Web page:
Mary Harrington stressed: both sexes’ work was needed to sustain the household. In other words, work and family were not in conflict, but looking after the children was part of the work women did while weaving, for instance. With the Industrial Revolution, however, women’s work drained away—textile- making, and food production moved from the households to factories.
As the work women used to do at home was industrialized, they were left with the duty of childrearing. On the one hand, poor women were forced to outsource their childrearing to others and look for jobs to make ends meet; on the other hand, the women of the elite had no other activities left but taking care of their offspring. However, the life of privileged women was in constant danger, as their husbands could abandon them anytime leaving their wives with no money, nor the opportunity to enter the workforce. To battle women’s dependency on their husbands, feminists started to argue that women should be allowed to enter the labour market on the same conditions as men.
The first period of feminist thought was characterized by an ideational war between the feminism of care and the feminism of freedom.
While the feminists of freedom argued that women should enter the workforce on the same terms as men, the feminists of care pushed for protecting women’s standing and duties in the household. With legislative barriers removed after the world wars, and with the invention of contraception, differences between the sexes seemed to indeed disappear from the perspective of an average job. In a desk job, as the intelligence of men and women does not differ on average, sex differences started to be seen hollow, so the feminism of freedom seemed to prevail.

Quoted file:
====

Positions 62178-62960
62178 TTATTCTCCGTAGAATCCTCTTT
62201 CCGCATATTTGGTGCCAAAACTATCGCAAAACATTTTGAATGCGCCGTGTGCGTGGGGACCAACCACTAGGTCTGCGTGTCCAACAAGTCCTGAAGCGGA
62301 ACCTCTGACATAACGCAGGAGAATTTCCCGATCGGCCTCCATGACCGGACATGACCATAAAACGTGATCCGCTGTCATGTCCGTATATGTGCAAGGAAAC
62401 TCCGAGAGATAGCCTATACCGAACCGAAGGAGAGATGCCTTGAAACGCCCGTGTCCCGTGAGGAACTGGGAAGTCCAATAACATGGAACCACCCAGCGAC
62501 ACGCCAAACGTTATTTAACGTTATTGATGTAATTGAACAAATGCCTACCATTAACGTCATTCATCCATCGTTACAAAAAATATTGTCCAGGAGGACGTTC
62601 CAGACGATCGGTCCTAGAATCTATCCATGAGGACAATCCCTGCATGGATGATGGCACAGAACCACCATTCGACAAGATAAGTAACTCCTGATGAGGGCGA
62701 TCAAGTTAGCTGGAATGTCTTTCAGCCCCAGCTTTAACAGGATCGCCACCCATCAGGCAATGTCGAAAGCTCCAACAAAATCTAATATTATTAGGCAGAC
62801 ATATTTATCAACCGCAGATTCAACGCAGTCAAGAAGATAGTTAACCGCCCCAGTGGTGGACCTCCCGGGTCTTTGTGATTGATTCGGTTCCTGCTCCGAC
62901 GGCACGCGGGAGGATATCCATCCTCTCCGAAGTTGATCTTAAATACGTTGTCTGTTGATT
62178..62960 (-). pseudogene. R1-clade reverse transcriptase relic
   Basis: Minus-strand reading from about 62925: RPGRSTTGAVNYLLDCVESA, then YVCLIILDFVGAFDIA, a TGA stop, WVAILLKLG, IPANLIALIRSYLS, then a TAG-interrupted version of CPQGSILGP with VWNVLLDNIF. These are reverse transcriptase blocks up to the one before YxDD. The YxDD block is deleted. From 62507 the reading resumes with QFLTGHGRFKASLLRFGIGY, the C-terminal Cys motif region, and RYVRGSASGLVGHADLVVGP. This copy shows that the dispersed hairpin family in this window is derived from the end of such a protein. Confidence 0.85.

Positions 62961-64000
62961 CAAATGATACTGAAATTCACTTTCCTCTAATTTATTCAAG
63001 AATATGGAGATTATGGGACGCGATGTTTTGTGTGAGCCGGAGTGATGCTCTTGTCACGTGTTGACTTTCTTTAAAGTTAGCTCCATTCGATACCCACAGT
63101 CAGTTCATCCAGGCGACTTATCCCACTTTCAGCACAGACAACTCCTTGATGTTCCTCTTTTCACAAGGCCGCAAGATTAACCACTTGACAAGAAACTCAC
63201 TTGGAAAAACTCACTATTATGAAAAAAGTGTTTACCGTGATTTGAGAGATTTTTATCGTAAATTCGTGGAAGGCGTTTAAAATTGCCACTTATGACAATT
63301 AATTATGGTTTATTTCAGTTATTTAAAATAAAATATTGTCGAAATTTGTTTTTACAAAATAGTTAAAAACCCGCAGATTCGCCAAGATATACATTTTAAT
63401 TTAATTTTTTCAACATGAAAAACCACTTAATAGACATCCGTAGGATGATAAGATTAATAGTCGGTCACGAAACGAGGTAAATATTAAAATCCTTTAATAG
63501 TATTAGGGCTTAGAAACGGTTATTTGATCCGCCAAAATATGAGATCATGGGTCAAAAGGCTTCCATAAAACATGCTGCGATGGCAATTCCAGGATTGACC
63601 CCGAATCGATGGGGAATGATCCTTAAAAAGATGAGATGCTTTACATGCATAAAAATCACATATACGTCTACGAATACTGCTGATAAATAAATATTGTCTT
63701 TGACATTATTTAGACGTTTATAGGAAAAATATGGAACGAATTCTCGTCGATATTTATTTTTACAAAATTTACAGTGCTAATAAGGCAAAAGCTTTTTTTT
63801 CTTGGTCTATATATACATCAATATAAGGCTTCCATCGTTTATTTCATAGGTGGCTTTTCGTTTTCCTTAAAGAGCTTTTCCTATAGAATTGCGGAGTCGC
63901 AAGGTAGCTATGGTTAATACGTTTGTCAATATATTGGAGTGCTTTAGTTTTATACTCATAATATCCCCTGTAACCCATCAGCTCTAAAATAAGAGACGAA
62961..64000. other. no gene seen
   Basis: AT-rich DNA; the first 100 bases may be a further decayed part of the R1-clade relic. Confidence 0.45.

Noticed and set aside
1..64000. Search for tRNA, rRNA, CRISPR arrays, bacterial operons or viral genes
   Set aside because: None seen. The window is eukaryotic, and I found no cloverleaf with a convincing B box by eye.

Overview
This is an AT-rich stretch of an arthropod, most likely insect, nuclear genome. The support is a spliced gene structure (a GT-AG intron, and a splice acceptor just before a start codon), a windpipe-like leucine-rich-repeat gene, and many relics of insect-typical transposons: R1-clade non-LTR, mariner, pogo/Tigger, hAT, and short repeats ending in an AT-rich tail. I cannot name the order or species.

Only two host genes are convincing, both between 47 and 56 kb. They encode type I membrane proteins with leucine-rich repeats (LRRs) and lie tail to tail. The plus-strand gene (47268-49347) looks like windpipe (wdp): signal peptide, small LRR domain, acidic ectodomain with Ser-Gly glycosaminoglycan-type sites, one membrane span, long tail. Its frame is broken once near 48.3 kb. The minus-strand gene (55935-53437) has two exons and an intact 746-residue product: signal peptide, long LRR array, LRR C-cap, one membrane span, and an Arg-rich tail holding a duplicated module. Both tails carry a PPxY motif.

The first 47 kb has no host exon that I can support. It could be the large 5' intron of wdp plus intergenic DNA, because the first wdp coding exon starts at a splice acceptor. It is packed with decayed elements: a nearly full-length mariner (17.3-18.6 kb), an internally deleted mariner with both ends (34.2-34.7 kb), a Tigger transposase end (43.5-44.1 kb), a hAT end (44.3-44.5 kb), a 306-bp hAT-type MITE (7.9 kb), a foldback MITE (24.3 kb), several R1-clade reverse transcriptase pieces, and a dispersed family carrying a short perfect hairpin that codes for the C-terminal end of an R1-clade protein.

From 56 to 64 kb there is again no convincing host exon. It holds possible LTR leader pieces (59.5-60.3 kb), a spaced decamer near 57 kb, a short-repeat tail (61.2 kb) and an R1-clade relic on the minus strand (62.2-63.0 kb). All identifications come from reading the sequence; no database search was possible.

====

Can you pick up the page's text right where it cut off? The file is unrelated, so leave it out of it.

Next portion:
The use of contraception had a counterintuitive and therefore, unintended consequence, however, that feminism has not properly address to this day. The counterintuitive effect of contraception’s was that instead of decreasing unwanted pregnancies, it increased them. In the 1960s, in the belief that contraception protects women from unwanted pregnancies, sex started to be practised freely by a wide range of women, but due to the failures of contraception women did became pregnant against their desire, so then feminism pushed to legalize abortion to remove the unwanted ‘consequences’ of women’s choices. In other words, despite the myth about the sameness of men and women, the two sexes still fundamentally differ in the consequences of reproduction, so the best strategy for women is to live in monogamous, committed relationship with a husband.
*OnlyFans is an internet content subscription service based in London, used primarily by prostitutes who produce pornography.